When constructing the FDR Memorial, then, a debate arose over whether to present FDR in a position that he had so diligently kept hidden from view. Yet his efforts to overcome his handicap well represented his determinism.

The wheelchair in this statue is similar to the one he used in life. It was added in 2001, as a monument to FDR as he truly lived.

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The First Waterfall

The President Slept Here
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Halprin's architectural plan for the FDR Memorial included several waterfalls scattered throughout. Some create sheets of water, others bubble ​and fizz. In the winter, the water in the falls freezes—some say that the freeze makes the falls even more beautiful.

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View From Room 1 to Room 2

Boy at the top of stairs, FDR Memorial
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The FDR Memorial is very large, covering 7 1/2 acres. Every corner has some kind of display, statue, quote, or waterfall. The unroofed layout provides a striking contrast and emotional setting to the architectural features. 

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The Fireside Chat

Statue by George Segal of a citizen listening to one of President Roosevelt fireside chats at the Fr
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"The Fireside Chat," a sculpture by the American pop artist George Segal, shows a man listening intently to one of FDR's radio broadcasts. To the right of the statue is a quote from one of Roosevelt's fireside chats: "I never forget that I live in a house owned by all the American people and that I have been given their trust."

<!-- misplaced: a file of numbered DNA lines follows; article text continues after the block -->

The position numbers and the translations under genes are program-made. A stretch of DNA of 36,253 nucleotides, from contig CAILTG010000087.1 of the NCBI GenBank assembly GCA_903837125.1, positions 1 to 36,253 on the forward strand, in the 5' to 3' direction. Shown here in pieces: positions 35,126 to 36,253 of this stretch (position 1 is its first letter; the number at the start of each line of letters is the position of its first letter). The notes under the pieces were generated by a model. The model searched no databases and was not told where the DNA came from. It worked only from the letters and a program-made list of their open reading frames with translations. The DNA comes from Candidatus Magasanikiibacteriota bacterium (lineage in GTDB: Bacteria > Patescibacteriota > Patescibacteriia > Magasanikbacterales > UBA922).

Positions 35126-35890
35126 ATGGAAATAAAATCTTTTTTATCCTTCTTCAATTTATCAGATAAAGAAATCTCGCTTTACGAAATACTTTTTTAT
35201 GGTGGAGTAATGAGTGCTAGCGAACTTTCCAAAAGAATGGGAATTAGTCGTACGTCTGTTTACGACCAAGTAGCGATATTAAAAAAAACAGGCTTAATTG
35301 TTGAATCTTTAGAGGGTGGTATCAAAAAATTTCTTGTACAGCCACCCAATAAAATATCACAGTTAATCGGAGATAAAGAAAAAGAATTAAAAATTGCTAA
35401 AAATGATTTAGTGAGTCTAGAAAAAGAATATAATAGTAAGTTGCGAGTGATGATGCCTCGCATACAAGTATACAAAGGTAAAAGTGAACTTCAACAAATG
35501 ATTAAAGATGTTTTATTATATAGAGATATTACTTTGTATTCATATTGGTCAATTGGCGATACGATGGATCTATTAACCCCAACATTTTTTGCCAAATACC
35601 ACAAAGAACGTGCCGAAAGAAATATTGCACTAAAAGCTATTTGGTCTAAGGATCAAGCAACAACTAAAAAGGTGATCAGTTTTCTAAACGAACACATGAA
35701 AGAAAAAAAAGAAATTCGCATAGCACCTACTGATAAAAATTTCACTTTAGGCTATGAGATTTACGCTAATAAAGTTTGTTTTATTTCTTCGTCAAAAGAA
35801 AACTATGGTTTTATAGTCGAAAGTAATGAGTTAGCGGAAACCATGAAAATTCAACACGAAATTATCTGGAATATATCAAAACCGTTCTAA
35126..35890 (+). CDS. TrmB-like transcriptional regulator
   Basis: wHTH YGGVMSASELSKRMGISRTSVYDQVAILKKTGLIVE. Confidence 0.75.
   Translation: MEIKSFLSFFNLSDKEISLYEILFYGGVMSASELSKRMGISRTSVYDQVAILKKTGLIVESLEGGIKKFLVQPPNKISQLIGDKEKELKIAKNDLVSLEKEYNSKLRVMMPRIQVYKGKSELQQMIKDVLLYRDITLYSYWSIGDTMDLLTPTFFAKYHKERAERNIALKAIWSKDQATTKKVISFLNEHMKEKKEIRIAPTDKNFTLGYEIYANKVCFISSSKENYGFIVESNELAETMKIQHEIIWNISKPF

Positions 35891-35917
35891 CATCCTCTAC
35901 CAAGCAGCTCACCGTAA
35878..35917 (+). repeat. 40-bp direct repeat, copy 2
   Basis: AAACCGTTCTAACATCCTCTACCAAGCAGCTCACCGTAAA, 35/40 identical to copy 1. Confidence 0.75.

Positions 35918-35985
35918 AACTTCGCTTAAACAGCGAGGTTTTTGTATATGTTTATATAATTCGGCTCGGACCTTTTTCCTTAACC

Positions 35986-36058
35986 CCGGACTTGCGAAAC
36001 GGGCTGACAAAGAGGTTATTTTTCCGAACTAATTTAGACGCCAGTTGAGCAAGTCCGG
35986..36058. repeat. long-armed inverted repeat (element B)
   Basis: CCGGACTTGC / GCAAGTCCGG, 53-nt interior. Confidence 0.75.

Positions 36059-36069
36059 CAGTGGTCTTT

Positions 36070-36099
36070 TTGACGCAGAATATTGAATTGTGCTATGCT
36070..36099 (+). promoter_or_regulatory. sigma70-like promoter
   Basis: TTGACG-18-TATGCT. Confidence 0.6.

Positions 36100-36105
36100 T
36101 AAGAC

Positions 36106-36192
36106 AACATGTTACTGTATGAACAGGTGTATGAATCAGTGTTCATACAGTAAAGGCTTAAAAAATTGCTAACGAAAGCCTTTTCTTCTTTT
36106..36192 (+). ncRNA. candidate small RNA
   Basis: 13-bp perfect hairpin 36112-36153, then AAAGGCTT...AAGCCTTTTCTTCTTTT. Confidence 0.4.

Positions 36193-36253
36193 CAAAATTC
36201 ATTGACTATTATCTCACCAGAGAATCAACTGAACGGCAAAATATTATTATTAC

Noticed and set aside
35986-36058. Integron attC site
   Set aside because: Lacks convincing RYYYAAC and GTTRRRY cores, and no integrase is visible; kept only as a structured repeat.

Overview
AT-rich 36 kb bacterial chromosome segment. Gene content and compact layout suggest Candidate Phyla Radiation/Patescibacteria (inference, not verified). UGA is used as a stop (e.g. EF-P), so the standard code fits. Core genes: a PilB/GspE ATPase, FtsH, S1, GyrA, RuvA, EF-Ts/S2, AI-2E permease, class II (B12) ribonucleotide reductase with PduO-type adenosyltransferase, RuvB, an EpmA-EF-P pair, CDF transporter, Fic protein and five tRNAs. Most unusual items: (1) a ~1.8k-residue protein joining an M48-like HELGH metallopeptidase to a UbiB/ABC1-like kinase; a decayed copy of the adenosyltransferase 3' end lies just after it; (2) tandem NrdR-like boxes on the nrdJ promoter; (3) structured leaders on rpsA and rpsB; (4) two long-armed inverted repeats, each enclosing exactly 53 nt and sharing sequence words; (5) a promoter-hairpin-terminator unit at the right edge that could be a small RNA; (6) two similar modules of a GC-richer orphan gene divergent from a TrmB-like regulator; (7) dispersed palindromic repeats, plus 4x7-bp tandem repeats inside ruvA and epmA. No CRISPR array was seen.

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The Rural Couple

The FDR Memorial in Washington, DC
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"The Rural Couple" is a bronze statue made by George Segal for Room 2, one of several evoking the Depression. The statue illustrates a somber man standing over a woman seated in a wooden chair. The wall of a barn door with the window open behind it is included in the sculpture. 

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Breadline

The Depression Breadline
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Next to "The Rural Couple" is Segal's "Breadline," which uses the sorrowful faces of the life-size statues as a powerful expression of the times, showing the inactivity and troubles of everyday citizens during the Great Depression. Many visitors to the memorial pretend to stand in line to have their picture taken.

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Quote: The Test of Our Progress

USA, Washington DC, Franklin Delano Roosevelt Memorial
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Between the two Segal sculptures is a quotation, one of the 21 quotes that can be found at the memorial. "The test of our progress is not whether we add more to the abundance of those who have much, it is whether we provide enough for those who have too little." The quotation is from "One-Third of a Nation," FDR's second inaugural address in 1937. All the inscriptions at the FDR Memorial were carved by calligrapher and stone mason John Benson.